Sitting with people and hearing their lived experiences provides one of the best solid foundations upon which to build.  The fears and pain are real and when fully understood by those in leadership, can provide a substantive base to inspire next steps that are thoughtful, caring and relevant to the concerns that are being shared.  It was only the first stage of building a solid trust base within the Multicultural Advisory Committee at Affirmations – there would be many more to come. But without a solid base, all future efforts would be weak.  This early step in Affirmations’ process was critical in creating an environment of mutual respect, caring and honesty and set the stage for even deeper, equally as honest conversations about transparency and accountability that would come up in future meetings.

Read Part 5: What Does Getting From Committment from the Top Look Like?

____________________________________________________________

This is one post in a multi-part story documenting one historically white organization’s journey toward becoming racially inclusive.  The series seeks to document the challenges and successes faced along the way in an effort to provide a learning tool for other nonprofit organizations who wish to do the same.  For a complete copy of Affirmations’ “Blueprint for Change” visit www.GoAffirmations.org and click on About Us.

Kathleen LaTosch at NCRC Annual Conference 2012 
 
Kathleen LaTosch is a consultant specializing in diversity and inclusion planning for nonprofit organizations.  She worked at Affirmations, Michigan’s largest LGBT organization, from 2002-2011 and served as Chief Administrative Officer from 2007-2011.  While there, she was responsible for facilitating a broad-based racial diversity and inclusion initiative.  For more information about Kathleen’s work and availability, email her at klatosch at gmail.com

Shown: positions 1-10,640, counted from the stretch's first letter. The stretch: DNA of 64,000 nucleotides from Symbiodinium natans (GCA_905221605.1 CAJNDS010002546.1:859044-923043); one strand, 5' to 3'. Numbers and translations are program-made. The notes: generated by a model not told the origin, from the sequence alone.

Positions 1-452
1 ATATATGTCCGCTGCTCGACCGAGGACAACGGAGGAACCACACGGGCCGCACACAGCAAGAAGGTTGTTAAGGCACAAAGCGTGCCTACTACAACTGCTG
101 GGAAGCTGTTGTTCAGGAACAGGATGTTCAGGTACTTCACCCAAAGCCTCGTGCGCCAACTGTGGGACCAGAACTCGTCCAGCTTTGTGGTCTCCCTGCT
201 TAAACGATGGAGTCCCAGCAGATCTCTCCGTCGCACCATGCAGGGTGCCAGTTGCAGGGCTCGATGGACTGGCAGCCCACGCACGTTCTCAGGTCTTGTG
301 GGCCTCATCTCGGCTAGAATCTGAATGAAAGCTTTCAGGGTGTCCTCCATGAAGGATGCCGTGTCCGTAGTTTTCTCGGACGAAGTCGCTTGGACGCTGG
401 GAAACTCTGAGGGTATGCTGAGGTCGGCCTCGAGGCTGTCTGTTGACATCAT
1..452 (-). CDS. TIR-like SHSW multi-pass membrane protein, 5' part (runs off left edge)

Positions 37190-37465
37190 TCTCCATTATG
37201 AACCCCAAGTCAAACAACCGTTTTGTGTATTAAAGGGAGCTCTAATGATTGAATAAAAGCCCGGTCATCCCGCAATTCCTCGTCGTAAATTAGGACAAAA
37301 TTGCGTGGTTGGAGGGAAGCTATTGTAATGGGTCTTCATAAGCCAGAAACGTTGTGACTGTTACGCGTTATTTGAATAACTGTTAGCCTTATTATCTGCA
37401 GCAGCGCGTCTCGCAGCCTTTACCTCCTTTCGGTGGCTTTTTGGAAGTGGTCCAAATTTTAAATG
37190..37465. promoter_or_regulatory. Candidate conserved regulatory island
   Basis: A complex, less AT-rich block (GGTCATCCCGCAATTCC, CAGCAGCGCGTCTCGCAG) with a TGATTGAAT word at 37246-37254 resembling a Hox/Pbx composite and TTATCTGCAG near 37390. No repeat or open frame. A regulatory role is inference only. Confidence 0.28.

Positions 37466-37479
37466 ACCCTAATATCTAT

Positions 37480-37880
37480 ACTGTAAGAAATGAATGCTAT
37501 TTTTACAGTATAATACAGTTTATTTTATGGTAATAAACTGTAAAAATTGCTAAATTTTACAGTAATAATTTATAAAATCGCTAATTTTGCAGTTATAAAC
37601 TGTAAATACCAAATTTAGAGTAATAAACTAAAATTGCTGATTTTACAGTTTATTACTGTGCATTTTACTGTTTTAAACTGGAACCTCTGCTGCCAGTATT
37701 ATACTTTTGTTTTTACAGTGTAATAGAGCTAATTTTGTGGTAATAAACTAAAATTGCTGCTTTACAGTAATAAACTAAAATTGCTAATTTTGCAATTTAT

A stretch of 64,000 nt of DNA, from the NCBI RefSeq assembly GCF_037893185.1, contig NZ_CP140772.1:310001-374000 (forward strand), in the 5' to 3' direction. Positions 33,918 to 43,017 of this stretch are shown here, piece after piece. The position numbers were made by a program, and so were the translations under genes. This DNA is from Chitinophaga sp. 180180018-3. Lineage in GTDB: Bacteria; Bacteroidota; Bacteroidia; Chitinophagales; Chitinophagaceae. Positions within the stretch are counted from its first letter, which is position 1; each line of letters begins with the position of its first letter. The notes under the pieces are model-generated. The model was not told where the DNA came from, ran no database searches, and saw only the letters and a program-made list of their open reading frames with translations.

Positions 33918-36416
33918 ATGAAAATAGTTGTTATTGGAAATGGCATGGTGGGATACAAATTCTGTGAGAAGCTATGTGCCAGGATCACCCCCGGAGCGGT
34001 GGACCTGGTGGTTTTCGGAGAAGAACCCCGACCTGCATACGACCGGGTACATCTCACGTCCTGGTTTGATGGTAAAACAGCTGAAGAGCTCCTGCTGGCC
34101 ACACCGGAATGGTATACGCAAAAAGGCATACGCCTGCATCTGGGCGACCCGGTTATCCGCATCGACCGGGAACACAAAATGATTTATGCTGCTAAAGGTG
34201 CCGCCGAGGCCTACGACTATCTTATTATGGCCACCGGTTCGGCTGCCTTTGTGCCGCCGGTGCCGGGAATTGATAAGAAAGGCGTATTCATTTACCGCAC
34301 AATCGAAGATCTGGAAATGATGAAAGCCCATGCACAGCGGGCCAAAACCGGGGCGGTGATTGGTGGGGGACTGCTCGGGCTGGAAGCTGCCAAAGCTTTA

How to Create a Plan for Racial Inclusiveness: One Nonprofit Story

Questions and Answers signpostThis is part one in a multi-part series documenting the story of one historically white organization’s journey toward becoming racially inclusive.  The series seeks to document the challenges and successes on the road toward racial inclusion in an effort to provide a resource for other nonprofit organizations who wish to do the same.  This first part is designed to give a brief snapshot of the entire timeline with subsequent editions delving more deeply into each step of the process (11-7-2013).

Forward by David Antonio Garcia, Executive Director of Affirmations  This past Saturday I attended an Affirmations’ Board Retreat. As I looked around the room, I saw a tremendously diverse group of board members. The Affirmations’ Board of Directors is a beautiful mix of diversity and a true representation of our vast LGBT community. The Board consists of transgender members, straight allies, people of color, seniors, varying social economic backgrounds and much more. The current staff at Affirmations is also representative of this diversity from the top down. There are currently five director level positions at the Center and of those 5 positions, two are held by people of color, two by women, and our current Fund Development Director is a straight female ally. Having a diverse board and staff is not simply the right thing to do, it is the best way forward. The organization is profoundly changed, grateful, and stronger because of the work done by so many. It is not enough to simply talk about the importance of a diverse culture, you must live it to truly understand its inherent value. We are not perfect but we are improved. We are not finished but we are better.” (11-6-2013)

How to Create a Plan for Racial Inclusiveness: One Nonprofit Story

By Kathleen LaTosch